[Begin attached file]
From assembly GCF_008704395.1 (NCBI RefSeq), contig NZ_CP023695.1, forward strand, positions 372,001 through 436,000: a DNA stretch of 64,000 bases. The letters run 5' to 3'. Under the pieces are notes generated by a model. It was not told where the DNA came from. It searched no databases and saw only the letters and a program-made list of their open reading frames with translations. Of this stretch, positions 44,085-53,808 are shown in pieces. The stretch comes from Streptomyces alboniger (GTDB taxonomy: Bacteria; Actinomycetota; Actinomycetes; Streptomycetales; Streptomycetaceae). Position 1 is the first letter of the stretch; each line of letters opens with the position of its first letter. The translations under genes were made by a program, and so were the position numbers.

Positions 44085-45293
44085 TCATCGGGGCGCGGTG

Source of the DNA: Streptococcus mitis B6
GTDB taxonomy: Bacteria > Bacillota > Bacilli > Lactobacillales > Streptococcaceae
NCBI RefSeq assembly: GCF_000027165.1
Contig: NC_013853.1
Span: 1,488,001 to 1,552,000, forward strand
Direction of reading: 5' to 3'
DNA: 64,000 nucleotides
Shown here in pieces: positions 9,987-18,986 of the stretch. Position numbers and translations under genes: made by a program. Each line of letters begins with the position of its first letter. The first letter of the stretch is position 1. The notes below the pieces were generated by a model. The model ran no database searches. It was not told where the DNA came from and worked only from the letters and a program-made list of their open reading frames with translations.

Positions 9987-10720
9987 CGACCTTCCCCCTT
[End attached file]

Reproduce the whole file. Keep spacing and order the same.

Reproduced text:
From assembly GCF_008704395.1 (NCBI RefSeq), contig NZ_CP023695.1, forward strand, positions 372,001 through 436,000: a DNA stretch of 64,000 bases. The letters run 5' to 3'. Under the pieces are notes generated by a model. It was not told where the DNA came from. It searched no databases and saw only the letters and a program-made list of their open reading frames with translations. Of this stretch, positions 44,085-53,808 are shown in pieces. The stretch comes from Streptomyces alboniger (GTDB taxonomy: Bacteria; Actinomycetota; Actinomycetes; Streptomycetales; Streptomycetaceae). Position 1 is the first letter of the stretch; each line of letters opens with the position of its first letter. The translations under genes were made by a program, and so were the position numbers.

Positions 44085-45293
44085 TCATCGGGGCGCGGTG

Source of the DNA: Streptococcus mitis B6
GTDB taxonomy: Bacteria > Bacillota > Bacilli > Lactobacillales > Streptococcaceae
NCBI RefSeq assembly: GCF_000027165.1
Contig: NC_013853.1
Span: 1,488,001 to 1,552,000, forward strand
Direction of reading: 5' to 3'
DNA: 64,000 nucleotides
Shown here in pieces: positions 9,987-18,986 of the stretch. Position numbers and translations under genes: made by a program. Each line of letters begins with the position of its first letter. The first letter of the stretch is position 1. The notes below the pieces were generated by a model. The model ran no database searches. It was not told where the DNA came from and worked only from the letters and a program-made list of their open reading frames with translations.

Positions 9987-10720
9987 CGACCTTCCCCCTT